I had an MRI scan of my brain and cervical spinal cord at the beginning of September. I wrote about it before, but to cut a long story short, this was my first scan since 2005 and my neurologist wanted to see if there had been any progression in my multiple sclerosis. I had my first symptoms in 2005 and was formally diagnosed after a lumbar puncture in 2009, but my disease progression seems to be unusually slow – which is great news – and there was some talk that I might even be able to come off my weekly injections.
Needless to say, I’ve been anticipating the results ever since. How can it not be interesting to get a snapshot of what’s happening inside your own brain?
The NHS being the NHS, nearly two months later and I haven’t had anything back yet. I rang the MS nurses to see if they could chivvy something along… but the very fact that they have a message on their answering machine wearily telling you who to contact if you are waiting for MRI results tells you that this sort of a wait isn’t at all unusual. I chased my neurologist’s secretary, as instructed, but I took the opportunity of a visit to my GP this morning to ask if he had received any results yet. He hadn’t got a letter from the neurologist, but thanks to the wonder of the NHS "spine", he was able to connect to the consultant’s report on my NHS record directly and see what it said.
The report is mostly impenetrable, of course… but the long and the short of it was that I clearly have a number of distinct lesions in various parts of my brain and in my spinal cord. The reason they haven’t written to me, I think, is that they say in the report that they're looking for the comparison scan so they can measure disease progression, but they obviously haven’t been able to find my 2005 scans from a different hospital (they can have my copies, if they want). What I remember from those original scans is that they could only find evidence of one lesion (or sclerosis) – in my neck – which was causing my initial symptoms. The reason it took so long for me to receive a formal diagnosis was that, in order to definitively say that I had MS, the neurologists obviously needed to find more than one sclerosis.... they don't just hand out life changing diagnoses like this willy-nilly, you know...and the scan just wasn't clear enough.
Well, it sounds like this isn’t an issue any more.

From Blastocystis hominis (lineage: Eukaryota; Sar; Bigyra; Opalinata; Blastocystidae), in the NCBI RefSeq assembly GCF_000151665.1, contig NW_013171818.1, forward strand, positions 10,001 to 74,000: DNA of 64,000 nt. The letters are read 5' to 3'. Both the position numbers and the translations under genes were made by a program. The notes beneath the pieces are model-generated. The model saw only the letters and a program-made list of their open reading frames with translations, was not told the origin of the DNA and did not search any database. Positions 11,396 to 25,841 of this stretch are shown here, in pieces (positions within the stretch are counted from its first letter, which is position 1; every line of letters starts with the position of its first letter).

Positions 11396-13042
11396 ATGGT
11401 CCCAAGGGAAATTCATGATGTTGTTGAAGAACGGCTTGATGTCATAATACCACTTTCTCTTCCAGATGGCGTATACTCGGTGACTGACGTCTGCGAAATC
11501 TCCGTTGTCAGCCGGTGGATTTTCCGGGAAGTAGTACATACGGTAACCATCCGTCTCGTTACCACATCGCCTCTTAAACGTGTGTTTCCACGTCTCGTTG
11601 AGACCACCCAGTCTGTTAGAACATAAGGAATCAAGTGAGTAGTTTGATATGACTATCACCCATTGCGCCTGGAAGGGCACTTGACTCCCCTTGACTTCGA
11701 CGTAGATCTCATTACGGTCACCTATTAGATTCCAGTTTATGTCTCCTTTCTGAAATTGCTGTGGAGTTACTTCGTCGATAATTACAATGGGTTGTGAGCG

I was hoping that my relative lack of disease progression would be accompanied by a clear MRI scan.
So, how does this make me feel? Well, rationally, it doesn’t change anything: I remain fit enough and capable enough to run fairly long distances, and the discovery of new lesions doesn’t in itself change that one little bit. I say here a lot that I know how lucky I am; how relatively unaffected by MS I am. I know that sounds excessively stoical, but it’s true. However, I also know that my symptoms affect me more heavily now than they did in 2005. My MS doesn’t seem to be following a classic relapsing/remitting profile, but that doesn’t mean that it isn’t progressing at all.
Putting aside all rationality - something that I find difficult at the best of times - how does this affect me emotionally? Well, truth be told, there’s a little part of me that has held onto the fact that I’m an unusual case and that my MS is relatively benign (my neurologist even occasionally calls it Benign, with a capital “b”). I liked to imagine that perhaps things would never get any worse, even when I could see that my symptoms were actually slowly getting worse, at least there was nothing new. The fact that I never really experienced any new symptoms beyond those I experienced in the summer of 2005, only variations around a theme, allowed me to imagine everything was tickety-boo. Benign.
Sadly, I now have a much clearer idea of what's happening inside my skull.
Although the discovery of new lesions doesn’t materially change the way I feel, it does rather take the comforting thought of 'no progression' away from me.
Thursday, 27 October 2016
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